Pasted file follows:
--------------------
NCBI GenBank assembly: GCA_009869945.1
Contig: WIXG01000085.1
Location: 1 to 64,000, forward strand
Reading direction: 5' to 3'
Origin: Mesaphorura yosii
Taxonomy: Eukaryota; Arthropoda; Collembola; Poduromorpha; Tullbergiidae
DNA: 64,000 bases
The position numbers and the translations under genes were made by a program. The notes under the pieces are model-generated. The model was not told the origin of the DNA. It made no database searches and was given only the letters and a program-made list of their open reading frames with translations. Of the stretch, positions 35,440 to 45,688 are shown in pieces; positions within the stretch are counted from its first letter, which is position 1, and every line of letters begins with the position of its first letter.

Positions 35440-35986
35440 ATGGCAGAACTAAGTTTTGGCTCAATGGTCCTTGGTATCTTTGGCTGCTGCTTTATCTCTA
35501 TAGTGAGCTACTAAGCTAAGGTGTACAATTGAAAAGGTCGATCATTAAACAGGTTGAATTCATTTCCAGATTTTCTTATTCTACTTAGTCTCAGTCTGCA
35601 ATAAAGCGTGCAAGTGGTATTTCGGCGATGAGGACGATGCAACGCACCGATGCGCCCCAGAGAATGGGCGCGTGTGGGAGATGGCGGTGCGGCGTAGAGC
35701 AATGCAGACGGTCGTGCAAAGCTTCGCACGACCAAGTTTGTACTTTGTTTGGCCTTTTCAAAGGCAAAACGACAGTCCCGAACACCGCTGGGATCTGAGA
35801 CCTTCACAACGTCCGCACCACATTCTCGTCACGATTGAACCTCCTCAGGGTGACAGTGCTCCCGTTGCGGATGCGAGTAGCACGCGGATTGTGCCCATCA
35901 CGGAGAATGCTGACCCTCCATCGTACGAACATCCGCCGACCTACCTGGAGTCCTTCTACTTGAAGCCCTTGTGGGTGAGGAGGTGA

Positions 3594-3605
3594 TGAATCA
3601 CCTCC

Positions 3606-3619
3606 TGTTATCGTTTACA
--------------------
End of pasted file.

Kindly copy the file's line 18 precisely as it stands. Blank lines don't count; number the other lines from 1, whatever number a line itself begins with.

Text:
3601 CCTCC